What To Do If Your Teen Is Cutting – Revisited



Editor’s Note: This article was written by Dylan Broggio, LCSW, EWN psychotherapist, quite a few years ago. “What To Do If Your Teen Is Cutting” is one of the most viewed articles on the Explore What’s Next blog. We knew this topic was important; what surprised us were the comments by readers who found recognition, validation and hope in Dylan’s article.

In the next week EWN will revisit the subject of cutting, first by presenting the original article once again. Then, in the next few days, EWN will post a new article by Dylan where she addresses the most pertinent comments to the first post. A few days after that you will see another new article by Kate Maleski, LCSW, Group Leader of the “Girls Take Charge” group, this time directed to teens.

If you find this series helpful in any way please leave a comment (the comment button to the right, just below  the title line) and share it with anyone you know who may be struggling with this issue.

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6a00d83527e90e69e20134854de051970c-320piFinding out that someone you love is cutting themselves is very painful, shocking, information to hear. Being armed with information and a game plan can make all the difference in getting your loved one help. What is cutting? Cutting is when someone purposefully injures themselves, but is not trying to committing suicide. Essentially, cutting is a way to deal with pain. Teens and young adults report they cut in order to cope with or relieve emotional pain, or to “feel something” when all they feel is numb. Marks or cuts are typically kept well hidden so that they can continue this way of coping with their emotions.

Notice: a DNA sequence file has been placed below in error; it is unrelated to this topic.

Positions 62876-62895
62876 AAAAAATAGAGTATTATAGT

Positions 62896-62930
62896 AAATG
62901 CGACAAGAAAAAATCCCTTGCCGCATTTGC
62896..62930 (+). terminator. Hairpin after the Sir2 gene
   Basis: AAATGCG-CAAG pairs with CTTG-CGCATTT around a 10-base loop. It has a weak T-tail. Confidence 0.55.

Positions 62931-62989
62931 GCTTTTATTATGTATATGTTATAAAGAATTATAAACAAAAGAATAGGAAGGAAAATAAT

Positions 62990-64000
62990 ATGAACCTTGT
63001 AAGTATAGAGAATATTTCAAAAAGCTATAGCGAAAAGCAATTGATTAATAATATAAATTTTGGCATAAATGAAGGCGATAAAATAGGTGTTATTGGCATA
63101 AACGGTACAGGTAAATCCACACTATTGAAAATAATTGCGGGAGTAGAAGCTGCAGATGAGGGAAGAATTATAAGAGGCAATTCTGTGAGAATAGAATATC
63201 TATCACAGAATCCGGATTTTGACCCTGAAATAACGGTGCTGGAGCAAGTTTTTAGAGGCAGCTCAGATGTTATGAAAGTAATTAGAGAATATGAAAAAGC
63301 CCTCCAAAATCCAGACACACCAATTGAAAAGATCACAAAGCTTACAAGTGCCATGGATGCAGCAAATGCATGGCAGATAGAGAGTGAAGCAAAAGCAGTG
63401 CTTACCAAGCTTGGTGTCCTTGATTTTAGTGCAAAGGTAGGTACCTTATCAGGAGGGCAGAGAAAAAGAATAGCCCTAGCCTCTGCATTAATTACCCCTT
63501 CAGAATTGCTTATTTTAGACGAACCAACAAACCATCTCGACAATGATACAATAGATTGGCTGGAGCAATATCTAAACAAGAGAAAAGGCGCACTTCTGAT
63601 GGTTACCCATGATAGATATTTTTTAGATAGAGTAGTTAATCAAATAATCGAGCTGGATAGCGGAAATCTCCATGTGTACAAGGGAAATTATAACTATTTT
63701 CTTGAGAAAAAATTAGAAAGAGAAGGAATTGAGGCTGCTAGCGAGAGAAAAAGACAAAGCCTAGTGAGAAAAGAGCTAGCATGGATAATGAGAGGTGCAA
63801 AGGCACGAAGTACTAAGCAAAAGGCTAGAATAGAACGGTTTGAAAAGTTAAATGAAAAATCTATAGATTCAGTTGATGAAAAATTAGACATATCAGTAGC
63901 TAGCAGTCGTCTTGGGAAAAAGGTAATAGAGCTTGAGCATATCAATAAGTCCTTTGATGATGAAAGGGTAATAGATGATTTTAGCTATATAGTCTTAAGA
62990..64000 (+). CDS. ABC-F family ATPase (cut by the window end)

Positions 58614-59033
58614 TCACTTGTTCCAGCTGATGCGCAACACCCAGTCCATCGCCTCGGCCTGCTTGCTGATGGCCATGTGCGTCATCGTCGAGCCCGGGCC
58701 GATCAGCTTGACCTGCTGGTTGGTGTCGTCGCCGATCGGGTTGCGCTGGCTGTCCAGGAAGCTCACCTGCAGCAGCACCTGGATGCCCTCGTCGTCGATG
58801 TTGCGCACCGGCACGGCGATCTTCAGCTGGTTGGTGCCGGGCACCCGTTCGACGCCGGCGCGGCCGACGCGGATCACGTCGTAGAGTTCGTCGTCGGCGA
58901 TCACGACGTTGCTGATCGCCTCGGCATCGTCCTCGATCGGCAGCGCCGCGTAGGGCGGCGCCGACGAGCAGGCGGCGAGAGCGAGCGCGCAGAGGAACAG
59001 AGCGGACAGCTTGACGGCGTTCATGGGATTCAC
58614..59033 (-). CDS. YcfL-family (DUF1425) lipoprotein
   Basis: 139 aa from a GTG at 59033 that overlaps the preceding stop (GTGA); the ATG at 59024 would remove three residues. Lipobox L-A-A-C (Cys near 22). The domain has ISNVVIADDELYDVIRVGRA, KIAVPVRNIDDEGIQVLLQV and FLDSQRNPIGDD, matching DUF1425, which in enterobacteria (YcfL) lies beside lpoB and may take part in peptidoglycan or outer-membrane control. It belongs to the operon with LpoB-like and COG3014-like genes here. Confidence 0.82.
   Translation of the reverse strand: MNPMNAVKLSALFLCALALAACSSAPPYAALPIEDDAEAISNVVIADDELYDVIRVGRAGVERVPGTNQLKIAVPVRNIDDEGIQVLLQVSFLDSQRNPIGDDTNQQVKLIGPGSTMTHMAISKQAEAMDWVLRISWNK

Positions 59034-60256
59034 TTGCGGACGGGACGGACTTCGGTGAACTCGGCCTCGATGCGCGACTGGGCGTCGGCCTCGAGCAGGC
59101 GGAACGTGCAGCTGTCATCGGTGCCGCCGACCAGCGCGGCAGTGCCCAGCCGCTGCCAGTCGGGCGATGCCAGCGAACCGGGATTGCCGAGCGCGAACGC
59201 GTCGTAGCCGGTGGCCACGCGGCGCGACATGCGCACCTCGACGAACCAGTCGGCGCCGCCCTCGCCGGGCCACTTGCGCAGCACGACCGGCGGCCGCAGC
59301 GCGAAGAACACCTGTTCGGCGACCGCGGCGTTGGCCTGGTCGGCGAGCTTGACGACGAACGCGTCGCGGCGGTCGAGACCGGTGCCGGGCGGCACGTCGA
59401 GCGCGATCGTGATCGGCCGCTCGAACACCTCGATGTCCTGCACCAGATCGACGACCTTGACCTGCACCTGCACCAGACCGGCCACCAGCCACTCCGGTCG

14% of teens report engaging in self injurious behavior

64% of those teens are girls. (Ross and Heath, 2002)

If you suspect your teen is cutting here are some warning signs:

  • Cut, scratch, or burn marks on arms, legs, abdomen, etc. They can be anywhere on the body, but are usually in places that can be well hidden.
  • Finding sharp objects (knives, razors, safety pins/needles, tacks, broken glass) in your child’s room or belongings.
  • Your child’s friends are cutting themselves is a reason to be concerned.
  • Your teen wears long pants or shirts consistently, even on warm days, as this conceals the evidence.
  • Often insists that she be left alone and private when upset or depressed.

Here is what you can do to help your teen:

  • Take your child to the hospital if injury is bleeding significantly or requires stitches. Otherwise a call or trip to their pediatrician is a good idea.
  • Connect with a mental health professional who is qualified and specifically trained in treating self-injury. Be sure to ask.If they are not experienced with this, they should have no problem referring you to someone who is.
  • Listen. Listen. And listen some more. As hard as it is, hear what your child has to say.
  • Let your child know you love them, and that you are there for them.
  • Participate in your child’s treatment. Often support from family and family counseling are necessary for a successful recovery.

Parents, it is important NOT to freak out. Despite how you’re feeling, try to keep your cool. Yelling, demanding they stop, will NOT help the situation. They are not doing this to make you mad, or to be spiteful. Your child is in pain and doesn’t know how to deal with it. Take a deep breath and express to your child that you will do what it takes to get them help…

Click here to read the full article, find more tips that will you help your teen, and read the many comments posted by readers.

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